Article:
Van Loo Heberlein Bornberg Autodisplay Microdroplets Acs Synth Biol 2019 To Cgraphic

van Loo B, Heberlein M, Mair P, Zinchenko A, Schüürmann J, Eenink BDG, Holstein JM, Dilkaute C, Jose J, Hollfelder F and Bornberg-Bauer E
High-Throughput, Lysis-free Screening for Sulfatase Activity Using Escherichia coli Autodisplay in Microdroplets
ACS Synthetic Biology, 2019

[Login to Download]

[Online Access]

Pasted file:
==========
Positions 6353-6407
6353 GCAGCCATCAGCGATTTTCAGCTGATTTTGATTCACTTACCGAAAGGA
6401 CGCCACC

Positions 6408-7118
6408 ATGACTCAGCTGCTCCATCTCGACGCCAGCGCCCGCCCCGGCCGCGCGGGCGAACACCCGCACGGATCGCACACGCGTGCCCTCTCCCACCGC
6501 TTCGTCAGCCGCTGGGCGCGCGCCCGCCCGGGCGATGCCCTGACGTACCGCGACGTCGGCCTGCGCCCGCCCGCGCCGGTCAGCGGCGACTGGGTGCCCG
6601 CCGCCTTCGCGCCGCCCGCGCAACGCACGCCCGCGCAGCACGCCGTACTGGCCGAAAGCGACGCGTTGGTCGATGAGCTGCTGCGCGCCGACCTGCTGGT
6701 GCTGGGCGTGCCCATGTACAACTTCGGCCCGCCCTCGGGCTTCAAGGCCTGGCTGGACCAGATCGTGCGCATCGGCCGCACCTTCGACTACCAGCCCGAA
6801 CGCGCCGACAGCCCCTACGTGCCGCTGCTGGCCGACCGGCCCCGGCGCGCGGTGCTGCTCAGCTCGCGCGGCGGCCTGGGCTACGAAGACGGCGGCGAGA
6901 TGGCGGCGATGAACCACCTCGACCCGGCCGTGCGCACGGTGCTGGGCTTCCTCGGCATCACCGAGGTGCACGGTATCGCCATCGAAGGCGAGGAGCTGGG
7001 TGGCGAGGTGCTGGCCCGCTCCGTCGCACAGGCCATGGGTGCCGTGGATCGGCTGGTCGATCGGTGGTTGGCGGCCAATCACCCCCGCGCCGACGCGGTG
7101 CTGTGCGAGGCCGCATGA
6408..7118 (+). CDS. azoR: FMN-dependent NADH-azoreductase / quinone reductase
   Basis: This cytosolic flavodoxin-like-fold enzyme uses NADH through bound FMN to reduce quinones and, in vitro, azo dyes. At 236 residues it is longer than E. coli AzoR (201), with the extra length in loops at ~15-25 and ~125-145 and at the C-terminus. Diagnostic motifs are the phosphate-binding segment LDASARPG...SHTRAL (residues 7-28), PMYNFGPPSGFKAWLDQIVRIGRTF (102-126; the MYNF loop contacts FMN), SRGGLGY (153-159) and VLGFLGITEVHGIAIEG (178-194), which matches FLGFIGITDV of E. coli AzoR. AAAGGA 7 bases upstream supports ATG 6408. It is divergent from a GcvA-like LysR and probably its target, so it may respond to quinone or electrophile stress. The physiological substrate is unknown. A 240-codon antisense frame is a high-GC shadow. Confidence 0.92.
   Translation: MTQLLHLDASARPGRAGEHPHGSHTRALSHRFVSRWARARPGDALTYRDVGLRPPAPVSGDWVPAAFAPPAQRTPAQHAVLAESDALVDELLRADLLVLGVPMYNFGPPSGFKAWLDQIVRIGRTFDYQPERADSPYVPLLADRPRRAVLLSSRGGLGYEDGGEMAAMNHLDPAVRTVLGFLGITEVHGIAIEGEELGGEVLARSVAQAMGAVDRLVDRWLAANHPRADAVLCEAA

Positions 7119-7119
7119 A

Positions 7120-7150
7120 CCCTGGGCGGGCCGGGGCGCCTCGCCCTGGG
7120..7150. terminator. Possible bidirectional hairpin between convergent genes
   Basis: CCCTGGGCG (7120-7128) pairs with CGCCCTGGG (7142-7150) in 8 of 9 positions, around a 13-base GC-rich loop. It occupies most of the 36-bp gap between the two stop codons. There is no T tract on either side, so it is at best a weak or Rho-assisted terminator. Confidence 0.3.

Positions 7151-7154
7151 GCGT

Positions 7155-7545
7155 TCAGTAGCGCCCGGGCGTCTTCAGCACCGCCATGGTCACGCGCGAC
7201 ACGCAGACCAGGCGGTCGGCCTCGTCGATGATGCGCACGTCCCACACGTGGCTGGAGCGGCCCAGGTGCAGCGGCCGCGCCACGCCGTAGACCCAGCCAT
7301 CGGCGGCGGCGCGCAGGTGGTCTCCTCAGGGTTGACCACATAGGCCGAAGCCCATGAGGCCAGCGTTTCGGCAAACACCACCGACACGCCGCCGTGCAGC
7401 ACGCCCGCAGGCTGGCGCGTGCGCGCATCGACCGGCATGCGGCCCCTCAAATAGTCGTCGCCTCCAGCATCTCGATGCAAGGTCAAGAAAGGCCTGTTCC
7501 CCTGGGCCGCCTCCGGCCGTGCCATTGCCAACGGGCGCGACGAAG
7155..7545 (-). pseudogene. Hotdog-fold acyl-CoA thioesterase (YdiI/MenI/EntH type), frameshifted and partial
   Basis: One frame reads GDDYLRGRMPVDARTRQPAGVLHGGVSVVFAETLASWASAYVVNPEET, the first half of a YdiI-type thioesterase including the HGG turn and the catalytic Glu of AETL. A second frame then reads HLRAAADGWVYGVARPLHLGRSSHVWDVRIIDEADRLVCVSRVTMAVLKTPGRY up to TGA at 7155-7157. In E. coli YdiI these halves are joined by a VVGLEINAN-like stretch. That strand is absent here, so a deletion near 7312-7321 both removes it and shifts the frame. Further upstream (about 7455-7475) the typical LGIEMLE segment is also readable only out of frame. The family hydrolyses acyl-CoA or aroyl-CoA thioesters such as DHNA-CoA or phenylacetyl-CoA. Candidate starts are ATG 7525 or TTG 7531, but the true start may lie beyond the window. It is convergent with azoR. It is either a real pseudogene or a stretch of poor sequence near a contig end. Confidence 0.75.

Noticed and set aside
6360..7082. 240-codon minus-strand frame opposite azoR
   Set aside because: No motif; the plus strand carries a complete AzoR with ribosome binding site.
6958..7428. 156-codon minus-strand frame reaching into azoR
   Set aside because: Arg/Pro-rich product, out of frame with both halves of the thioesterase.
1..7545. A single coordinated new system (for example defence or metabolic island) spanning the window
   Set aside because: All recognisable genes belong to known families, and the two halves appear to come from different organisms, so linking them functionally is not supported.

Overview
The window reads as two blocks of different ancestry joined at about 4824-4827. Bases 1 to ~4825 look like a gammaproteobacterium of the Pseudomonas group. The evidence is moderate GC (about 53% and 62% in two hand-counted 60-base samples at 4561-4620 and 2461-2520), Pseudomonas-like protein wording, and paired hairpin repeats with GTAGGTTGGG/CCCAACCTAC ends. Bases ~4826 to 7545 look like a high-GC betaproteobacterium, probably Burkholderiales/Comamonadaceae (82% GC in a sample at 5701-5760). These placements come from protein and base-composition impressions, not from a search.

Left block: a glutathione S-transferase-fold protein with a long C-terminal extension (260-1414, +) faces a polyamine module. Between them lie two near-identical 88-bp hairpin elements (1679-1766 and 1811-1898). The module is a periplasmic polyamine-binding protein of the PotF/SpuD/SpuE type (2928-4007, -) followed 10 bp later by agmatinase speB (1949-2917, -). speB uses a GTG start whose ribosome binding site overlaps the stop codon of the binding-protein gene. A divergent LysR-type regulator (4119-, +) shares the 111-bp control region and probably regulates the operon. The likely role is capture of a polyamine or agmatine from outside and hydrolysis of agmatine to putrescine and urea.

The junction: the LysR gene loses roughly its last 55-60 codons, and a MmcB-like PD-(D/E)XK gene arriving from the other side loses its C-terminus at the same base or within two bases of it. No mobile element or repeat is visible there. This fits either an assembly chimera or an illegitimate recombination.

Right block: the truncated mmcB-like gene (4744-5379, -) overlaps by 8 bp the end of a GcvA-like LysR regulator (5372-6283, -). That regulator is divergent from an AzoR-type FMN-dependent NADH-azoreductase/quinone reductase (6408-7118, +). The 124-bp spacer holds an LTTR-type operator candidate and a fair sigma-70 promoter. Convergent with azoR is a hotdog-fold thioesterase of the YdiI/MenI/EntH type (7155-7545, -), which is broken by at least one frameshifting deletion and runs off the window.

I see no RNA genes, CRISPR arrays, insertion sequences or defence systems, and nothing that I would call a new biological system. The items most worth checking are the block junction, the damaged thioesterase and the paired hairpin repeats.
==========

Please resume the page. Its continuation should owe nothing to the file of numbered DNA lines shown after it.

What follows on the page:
Directed evolution of enzymes toward improved catalytic performance has become a powerful tool in protein engineering. To be effective, a directed evolution campaign requires the use of high-throughput screening. In this study we describe the development of an ultra high-throughput lysis-free procedure to screen for improved sulfatase activity by combining microdroplet-based single-variant activity sorting with E. coli autodisplay. For the first step in a 4-step screening procedure, we quantitatively screened >105 variants of the homodimeric arylsulfatase from Silicibacter pomeroyi (SpAS1), displayed on the E. coli cell surface, for improved sulfatase activity using fluorescence activated droplet sorting. Compartmentalization of the fluorescent reaction product with living E. coli cells autodisplaying the sulfatase variants ensured the continuous linkage of genotype and phenotype during droplet sorting and allowed for direct recovery by simple regrowth of the sorted cells. The use of autodisplay on living cells simplified and reduced the degree of liquid handling during all steps in the screening procedure to the single event of simply mixing substrate and cells. The percentage of apparent improved variants was enriched >10-fold as a result of droplet sorting. We ultimately identified 25 SpAS1 variants with improved performance toward 4-nitrophenyl sulfate (up to 6.2-fold) and/or fluorescein disulfate (up to 30-fold). In SpAS1 variants with improved performance toward the bulky fluorescein disulfate, many of the beneficial mutations occur in residues that form hydrogen bonds between α-helices in the C-terminal oligomerization region, suggesting a previously unknown role for the dimer interface in shaping the substrate binding site of SpAS1.